Walked Like an Egyptian

Wasn’t travelling with my laptop this time, so I’m considerably behind on the updates…let’s go back to Cairo, February 20th.

After haggling at the front desk of the Concorde Hotel, we were led to a taxi driver who agreed to drive us to the Pyramids for about 75 Egyptian pounds (less than 10 English pounds).  Two minutes into the ride, after asking the requisite questions about where we were from and whether or not we’d been to Egypt before, the cab driver snuck in a sales pitch.
“So I drive you Memphis, Sakkara, Pyramids, Sphinx…” he began, reeling off a day trip’s worth of places.
“No, no,” we told him.  “Just the pyramids, thanks.”
“Ok, ok,” he agreed.
The taxi whizzed through the dust of Cairo, passing donkey carts, fruit stands, prayer rooms and men smoking shisha pipes.  Still no sign of the pyramids when the taxi slowed to a stop in front of a rundown little building.  ‘Egyptian Papyrus Museum,’ the sign announced.
“You want look at papyrus,” he said.  It seemed more like a statement of fact than a question.
Jared and I repeated our mantra.  “No, no.  Just the pyramids.”  We may even have made pyramid motions with our hands.  As if that was going to help.
The driver, whose name was evidently Ramadan, reluctantly agreed and pulled back onto the manic road, where lane indicators are little more than a suggestion.
A few minutes later, we could see the tips of the pyramids just in front of the car.  Ramadan navigated the car into a small back alley, which opened into a sandy car park/free-reign stable.  Camels and horses milled around with Chevrolets and Egyptian men in long traditional gowns.
Ramadan turned off the engine.  “We are here,” he said.  It seemed that Jared and I had no choice but to get out.  We were immediately approached by one of the men.
“Camel or horse?”  He said.
“No thanks,” we answered.  “We just want to walk to the pyramids.”
“Camel or horse?”
“No thank you.”
“Camel or horse?  You just try.  See if you like it.”
“Ok, horse,” I said.  I’m still not sure why I opted for horse over the much more exotic camel.  In saying that, Jared and I both have previous camel-riding experience, so I guess that curiosity has been satisfied.
Suddenly we were both astride two bored-looking ponies and led around the car park in circles by the boss’s minions.
“You like?”  he said.  “Now I tell you price.”
We never had any intention of purchasing a horse trek around the pyramids, so his offer of 160 Egyptian pounds for a forty-five minute ride wasn’t overly tempting.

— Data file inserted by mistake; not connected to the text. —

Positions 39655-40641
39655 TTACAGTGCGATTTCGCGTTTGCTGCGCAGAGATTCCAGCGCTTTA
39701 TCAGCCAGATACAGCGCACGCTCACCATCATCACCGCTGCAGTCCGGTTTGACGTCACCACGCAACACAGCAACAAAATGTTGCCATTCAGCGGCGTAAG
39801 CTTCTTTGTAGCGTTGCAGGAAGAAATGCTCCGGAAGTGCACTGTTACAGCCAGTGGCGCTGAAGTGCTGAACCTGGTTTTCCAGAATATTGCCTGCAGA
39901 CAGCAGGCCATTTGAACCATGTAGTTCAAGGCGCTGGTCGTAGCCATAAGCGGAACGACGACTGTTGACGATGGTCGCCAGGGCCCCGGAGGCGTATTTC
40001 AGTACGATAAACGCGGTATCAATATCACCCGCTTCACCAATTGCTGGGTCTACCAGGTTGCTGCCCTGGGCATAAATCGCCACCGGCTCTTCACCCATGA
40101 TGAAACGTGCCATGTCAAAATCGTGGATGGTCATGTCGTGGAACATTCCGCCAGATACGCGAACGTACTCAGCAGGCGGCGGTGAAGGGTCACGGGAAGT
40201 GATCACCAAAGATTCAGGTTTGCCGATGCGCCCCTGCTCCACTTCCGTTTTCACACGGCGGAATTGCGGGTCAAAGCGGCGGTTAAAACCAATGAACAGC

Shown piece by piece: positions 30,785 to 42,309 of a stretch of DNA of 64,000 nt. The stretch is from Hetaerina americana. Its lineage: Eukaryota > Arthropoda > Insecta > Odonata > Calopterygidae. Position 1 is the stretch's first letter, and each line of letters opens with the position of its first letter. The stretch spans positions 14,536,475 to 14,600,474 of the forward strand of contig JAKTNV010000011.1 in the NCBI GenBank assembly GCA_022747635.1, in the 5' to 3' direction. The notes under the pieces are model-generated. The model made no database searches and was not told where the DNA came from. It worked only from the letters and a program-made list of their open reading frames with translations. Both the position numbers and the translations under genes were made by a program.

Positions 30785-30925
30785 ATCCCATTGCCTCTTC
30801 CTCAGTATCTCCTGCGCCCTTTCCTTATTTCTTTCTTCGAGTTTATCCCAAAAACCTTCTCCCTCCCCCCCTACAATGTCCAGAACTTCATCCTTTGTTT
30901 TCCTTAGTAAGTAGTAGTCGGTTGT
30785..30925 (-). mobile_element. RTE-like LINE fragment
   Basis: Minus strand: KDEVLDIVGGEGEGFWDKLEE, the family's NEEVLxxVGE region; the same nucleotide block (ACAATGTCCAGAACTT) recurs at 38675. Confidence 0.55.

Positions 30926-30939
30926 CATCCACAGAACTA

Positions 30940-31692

“No thanks.  We’ll just walk.”
He leaned forward.  “Ok.  For you, I do for 80 pounds.”
“No thanks.”
“Is very sandy.  Sometimes hard to walk around the pyramids.  Will take maybe half an hour on foot.”
“No thanks.”
The next thing I knew, both Jared and I were politely removed from the horses and directed back into our taxis.  The disgruntled driver took us to the entrance of the pyramids, told us we had one hour, and parked the car nearby.  It took approximately five minutes to reach the great pyramid from the entrance, and we walked along the paved road up a hill.  Every few steps we were approached by people offering camel rides (40 Egyptian pounds) or, in one case, offering camels to Jared in exchange for me.  (Net worth = 1000 camels).
I was wearing 3/4 length trousers, but still felt that they attracted more attention than necessary, so I switched to jeans for the rest of the trip.  I’d recommend a long (i.e. ground length) skirt for all females considering a trip to Egypt.
We were able to see three of the pyramids from where we were, as well as the sphinx, which is front and center when you walk through the entrance.  Smaller than I had imagined, but much longer in length than I would have thought.
Towards the end of our alloted hour, we stopped at the public toilet, where we paid a couple of pounds to go into the bathrooms.  An attendant was doling out toilet paper at the entrance, and the stalls were all reasonably well-kept.  I was pleased to see toilets, as my squatting over a hole technique could use some work.  As it turned out, there was opportunity to practice, but that came later in the week.
We met back up for a hand sanitizer session, then returned to Ramadan and his taxi.  There was approximately one inch on either side of the car, but he maneuvered seamlessly out of the parking space.
Ramadan drove us back to the Concorde, where we had the rest of the afternoon to sort out an overnight train ticket to Luxor.  And it was a mission that did take most of the afternoon.
But that is a story for tomorrow.

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